async function run() {
    // We need to place our loop inside another async function 
    // so we can use await keyword

    for await (let documents of readDocuments(4)) { 
        // This for loop behaves synchronously. 
        // Next iteration will begin after execution of code inside this loop
        await doSomethingWithDocuments(documents);
    }

}
run();

That’s it! In Runkit example I just log planets to console every iteration. You should see output similar to the one below.

DATABASE:  SELECT * FROM exoplanets ORDER BY id ASC LIMIT 4
APP: Got 4 items from database: Proxima Centauri b, Gliese 667 Cc, Kepler-442b, Kepler-452b. Done: false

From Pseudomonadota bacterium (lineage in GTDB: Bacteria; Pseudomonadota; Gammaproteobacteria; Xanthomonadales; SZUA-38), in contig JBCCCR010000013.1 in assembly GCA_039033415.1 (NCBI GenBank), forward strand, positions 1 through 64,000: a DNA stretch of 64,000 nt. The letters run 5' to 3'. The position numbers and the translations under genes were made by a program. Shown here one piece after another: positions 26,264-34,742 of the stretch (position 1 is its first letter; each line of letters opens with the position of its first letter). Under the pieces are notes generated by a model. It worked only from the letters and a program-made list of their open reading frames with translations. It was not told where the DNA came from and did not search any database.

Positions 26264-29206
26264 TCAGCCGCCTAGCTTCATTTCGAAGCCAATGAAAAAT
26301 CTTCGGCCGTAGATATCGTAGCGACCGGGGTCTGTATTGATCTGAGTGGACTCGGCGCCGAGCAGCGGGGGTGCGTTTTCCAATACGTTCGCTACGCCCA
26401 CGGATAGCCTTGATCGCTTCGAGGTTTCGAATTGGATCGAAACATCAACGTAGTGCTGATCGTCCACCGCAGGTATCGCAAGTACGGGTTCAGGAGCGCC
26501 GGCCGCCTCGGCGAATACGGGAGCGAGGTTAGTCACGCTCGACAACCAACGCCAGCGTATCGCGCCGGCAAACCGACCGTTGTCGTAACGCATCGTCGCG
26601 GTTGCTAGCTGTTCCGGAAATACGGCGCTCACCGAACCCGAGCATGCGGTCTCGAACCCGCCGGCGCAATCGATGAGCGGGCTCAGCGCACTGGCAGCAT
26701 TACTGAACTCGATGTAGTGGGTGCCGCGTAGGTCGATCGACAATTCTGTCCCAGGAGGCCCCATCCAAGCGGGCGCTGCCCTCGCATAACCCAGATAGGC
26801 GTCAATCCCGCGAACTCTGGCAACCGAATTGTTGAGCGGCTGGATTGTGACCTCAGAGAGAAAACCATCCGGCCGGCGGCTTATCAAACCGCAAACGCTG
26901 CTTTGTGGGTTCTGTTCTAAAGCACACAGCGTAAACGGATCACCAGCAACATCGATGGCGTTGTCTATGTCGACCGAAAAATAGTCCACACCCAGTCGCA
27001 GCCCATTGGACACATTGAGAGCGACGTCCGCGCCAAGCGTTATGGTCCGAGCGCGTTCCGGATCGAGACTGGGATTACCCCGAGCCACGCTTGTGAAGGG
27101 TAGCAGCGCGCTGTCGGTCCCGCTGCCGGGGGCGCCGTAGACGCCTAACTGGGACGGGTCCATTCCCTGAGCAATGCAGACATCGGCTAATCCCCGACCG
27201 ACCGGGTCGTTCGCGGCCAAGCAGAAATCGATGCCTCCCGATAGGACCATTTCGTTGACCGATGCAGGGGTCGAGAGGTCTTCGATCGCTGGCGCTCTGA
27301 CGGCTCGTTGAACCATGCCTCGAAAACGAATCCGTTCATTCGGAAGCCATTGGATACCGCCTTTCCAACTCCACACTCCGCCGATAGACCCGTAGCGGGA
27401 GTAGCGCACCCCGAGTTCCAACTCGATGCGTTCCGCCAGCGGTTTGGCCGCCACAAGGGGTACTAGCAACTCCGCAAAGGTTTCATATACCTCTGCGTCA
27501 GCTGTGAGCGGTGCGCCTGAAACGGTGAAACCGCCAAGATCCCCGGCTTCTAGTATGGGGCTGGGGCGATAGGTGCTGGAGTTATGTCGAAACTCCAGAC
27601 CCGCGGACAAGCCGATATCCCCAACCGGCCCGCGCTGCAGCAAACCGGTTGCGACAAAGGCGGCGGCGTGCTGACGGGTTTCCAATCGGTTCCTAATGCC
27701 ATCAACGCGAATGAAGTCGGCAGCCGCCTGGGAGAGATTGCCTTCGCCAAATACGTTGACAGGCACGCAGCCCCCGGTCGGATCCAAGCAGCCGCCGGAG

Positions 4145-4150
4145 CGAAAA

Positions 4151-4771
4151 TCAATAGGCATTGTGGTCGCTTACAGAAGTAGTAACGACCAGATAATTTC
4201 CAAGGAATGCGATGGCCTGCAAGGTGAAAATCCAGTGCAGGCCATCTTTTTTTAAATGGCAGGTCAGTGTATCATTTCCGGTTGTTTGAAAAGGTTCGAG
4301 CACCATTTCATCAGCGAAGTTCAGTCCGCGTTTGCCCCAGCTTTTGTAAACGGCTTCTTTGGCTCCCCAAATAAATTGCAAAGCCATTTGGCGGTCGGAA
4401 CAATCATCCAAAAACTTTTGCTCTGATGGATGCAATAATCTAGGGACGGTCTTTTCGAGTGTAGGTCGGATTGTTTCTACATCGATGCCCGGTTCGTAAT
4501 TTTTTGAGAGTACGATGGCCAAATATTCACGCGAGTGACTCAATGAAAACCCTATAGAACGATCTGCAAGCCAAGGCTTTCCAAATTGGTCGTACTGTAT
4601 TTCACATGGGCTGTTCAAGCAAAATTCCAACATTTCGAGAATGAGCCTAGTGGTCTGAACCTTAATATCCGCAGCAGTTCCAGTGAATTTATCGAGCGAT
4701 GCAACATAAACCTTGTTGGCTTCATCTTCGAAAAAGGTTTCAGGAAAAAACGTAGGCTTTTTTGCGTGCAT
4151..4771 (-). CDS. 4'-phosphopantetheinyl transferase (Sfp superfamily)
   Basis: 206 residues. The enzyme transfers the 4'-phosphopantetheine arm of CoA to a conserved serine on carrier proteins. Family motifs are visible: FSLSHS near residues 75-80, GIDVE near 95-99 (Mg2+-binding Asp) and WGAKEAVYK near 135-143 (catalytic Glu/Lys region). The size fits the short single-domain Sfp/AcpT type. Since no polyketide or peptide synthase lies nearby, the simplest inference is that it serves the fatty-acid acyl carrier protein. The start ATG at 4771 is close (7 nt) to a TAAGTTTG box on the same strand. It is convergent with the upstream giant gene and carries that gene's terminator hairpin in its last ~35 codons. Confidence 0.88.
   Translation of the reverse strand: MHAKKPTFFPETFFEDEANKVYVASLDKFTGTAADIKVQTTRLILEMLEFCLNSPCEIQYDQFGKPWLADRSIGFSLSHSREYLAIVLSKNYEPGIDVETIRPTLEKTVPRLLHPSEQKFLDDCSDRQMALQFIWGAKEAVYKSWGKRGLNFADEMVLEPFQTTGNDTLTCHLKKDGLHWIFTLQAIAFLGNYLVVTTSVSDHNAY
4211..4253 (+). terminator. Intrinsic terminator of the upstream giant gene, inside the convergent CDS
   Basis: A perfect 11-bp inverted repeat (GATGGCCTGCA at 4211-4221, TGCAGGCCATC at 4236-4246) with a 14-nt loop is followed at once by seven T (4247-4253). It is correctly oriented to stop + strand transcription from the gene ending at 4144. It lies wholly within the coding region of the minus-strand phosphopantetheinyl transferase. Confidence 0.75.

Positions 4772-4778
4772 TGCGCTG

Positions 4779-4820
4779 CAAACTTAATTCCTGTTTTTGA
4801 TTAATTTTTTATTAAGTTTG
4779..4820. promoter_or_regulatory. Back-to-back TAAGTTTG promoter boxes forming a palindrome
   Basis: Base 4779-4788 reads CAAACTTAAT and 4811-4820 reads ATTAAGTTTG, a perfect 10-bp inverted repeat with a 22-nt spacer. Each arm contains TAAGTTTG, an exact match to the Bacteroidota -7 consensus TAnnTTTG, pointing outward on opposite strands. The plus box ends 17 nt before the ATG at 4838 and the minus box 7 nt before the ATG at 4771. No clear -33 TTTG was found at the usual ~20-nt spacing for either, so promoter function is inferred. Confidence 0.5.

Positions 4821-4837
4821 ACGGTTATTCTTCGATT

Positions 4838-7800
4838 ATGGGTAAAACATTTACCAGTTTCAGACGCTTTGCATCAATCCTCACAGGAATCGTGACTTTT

DATABASE:  SELECT * FROM exoplanets WHERE id > 7 ORDER BY id ASC LIMIT 4
APP: Got 4 items from database: Wolf 1061c, Kepler-1229b, Kapteyn b, Kepler-62f. Done: false

DATABASE:  SELECT * FROM exoplanets WHERE id > 14 ORDER BY id ASC LIMIT 4
APP: Got 4 items from database: Kepler-186f, Luyten b, TRAPPIST-1d, TRAPPIST-1e. Done: false

DATABASE:  SELECT * FROM exoplanets WHERE id > 18 ORDER BY id ASC LIMIT 4
APP: Got 4 items from database: TRAPPIST-1f, TRAPPIST-1g, LHS 1140 b, Kepler-1638b. Done: false

DATABASE:  SELECT * FROM exoplanets WHERE id > 24 ORDER BY id ASC LIMIT 4
APP: Got 1 items from database: Teegarden c*. Done: true

I hope you enjoyed this article. In next article in this series I will show how to use this tool to read large files when memory is limited. Stay tuned!


Acks 🦄